It was cold outside to be sure. Fashion had since turned from flip flops to boots. But, I had been longing to touch the earth, to commune with the outdoors in some way, and my spirit just wasn’t willing to wait 6 months for mid-spring to warm the earth.
As I transitioned from sweat-soaked yoga gear into fresh clothing, I gathered my items, stuffed my shoes into my backpack, strapped my mat on, and zipped up my coat. There I stood: hat, coat, leggings. And bare feet. Several of my friends asked, “Um…hey…so…where are your shoes???” Without a blink I replied, “They’re in my backpack.” A pause, some shoulder shrugs, and they said, “OK.”
Down the stairs I went and, on an inhale, I stepped out the door and onto the cold bricks. Exhale. I spread my toes out wide, gripped the ground, and felt the bricks under the full expanse of my naked feet. Then, I stepped further from the bricks onto the cobble stones in the driveway. Nervously, I watched my every move, wondering if there might be glass, bugs, or even a rat scampering by. I got in motion to journey home with one of my friends, and as we walked, this is where I, for the first time, actually felt the city in which I live.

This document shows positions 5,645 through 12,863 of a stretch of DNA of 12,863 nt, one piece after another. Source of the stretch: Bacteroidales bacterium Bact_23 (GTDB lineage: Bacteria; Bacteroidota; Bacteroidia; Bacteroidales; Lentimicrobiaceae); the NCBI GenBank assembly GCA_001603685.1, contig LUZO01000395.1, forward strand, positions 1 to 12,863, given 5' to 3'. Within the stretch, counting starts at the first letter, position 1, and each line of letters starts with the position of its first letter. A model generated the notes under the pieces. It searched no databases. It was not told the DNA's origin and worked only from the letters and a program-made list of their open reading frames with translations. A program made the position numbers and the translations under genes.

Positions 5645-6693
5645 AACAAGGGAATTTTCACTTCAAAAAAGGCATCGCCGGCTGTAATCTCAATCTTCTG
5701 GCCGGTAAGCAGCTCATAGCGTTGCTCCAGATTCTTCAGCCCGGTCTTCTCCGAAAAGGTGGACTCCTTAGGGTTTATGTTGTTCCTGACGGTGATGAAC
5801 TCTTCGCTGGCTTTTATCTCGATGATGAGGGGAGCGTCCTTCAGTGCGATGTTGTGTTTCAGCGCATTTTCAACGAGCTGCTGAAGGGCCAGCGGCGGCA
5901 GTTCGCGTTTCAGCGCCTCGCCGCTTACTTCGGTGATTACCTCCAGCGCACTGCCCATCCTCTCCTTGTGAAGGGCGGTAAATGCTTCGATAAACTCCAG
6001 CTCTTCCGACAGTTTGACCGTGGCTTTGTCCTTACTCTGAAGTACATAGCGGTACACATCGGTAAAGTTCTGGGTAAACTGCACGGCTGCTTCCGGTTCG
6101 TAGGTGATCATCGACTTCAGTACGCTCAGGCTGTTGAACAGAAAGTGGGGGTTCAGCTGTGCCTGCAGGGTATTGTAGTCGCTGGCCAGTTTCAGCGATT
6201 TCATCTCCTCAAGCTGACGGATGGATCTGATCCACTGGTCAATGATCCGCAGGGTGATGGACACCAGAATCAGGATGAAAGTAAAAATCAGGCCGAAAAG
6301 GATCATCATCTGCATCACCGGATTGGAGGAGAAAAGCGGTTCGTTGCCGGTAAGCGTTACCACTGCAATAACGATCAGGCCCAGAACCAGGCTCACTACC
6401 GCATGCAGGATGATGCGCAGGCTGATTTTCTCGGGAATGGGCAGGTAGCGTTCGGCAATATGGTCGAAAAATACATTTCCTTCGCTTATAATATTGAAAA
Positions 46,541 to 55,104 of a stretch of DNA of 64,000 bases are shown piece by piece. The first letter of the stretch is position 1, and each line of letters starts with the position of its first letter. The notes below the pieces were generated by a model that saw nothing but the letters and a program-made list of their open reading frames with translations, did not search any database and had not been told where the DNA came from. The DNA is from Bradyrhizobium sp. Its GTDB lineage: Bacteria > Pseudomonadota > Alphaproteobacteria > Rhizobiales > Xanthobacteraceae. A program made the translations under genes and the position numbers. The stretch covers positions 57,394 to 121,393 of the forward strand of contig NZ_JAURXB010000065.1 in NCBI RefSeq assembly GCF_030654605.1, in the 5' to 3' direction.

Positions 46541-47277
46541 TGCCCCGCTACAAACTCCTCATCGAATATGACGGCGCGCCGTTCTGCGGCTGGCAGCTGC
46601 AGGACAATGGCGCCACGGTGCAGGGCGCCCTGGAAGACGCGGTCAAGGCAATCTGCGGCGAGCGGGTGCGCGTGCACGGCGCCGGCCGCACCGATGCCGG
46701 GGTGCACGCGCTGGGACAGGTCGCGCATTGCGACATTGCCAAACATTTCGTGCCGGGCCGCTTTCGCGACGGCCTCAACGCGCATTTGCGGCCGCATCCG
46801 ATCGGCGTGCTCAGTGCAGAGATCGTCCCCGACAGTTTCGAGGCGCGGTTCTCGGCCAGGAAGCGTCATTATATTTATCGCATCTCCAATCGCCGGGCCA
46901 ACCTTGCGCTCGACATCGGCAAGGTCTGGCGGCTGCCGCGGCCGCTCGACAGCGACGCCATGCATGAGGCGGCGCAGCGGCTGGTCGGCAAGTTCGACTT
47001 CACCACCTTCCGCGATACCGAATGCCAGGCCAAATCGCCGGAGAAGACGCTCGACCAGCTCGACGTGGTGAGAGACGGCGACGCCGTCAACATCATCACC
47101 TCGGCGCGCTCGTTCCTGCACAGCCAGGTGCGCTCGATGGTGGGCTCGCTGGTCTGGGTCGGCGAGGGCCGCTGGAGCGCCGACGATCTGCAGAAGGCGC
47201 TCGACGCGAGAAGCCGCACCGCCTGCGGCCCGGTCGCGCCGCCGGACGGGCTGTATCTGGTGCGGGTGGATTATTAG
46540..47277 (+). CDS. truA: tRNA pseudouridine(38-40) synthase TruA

You know, I thought I knew the city. Over a decade of being here, and I thought I “got” it. But in that moment, balancing every bare step on stones, bricks and cement, I realized that there is nothing like having the skin of my feet in direct contact with the streets.
Within 10 minutes, my feet had touched so many different types of surfaces indoors and outdoors: wood, marble, carpet, bricks, stone, cement, etc. Some surfaces were smooth, some prickly, some rough. I thought that just because I saw these different surfaces with my eyes, I knew them. But, really, I had never touched them, never felt them; I had only ever felt the cushion inside of my shoes.
This is also when I realized that my feet are not very strong. Certainly, yoga has been strengthening them and retraining me on how to use them. But, there is nothing like walking around the city barefoot. I had to slow my pace considerably. Every now and then, my friend would ask me if I was doing OK. “Yes,” I’d say, committed to marching on. After about 20 minutes of walking, I had to take a knee and put my shoes back on. The cold had gotten intense and my feet and legs were pretty exhausted from my barefoot adventure.
It was such a humbling and awakening experience. “This is what it feels like to use feet as they were intended,” I remarked while taking in a long gaze at my surroundings with a fresh appreciation for having truly felt the ground.
It’s funny, because before that experience I didn’t realize that I wasn’t barefoot at home. Even though I’ve been clothes free for several months, I often wore slippers of some sort around home. And I had no idea that I was wearing them, that I wasn’t feeling the floors of my home. Now? Now the slippers are gathering dust, because I’m actually barefoot at home all of the time. Clothes free from head to toe.
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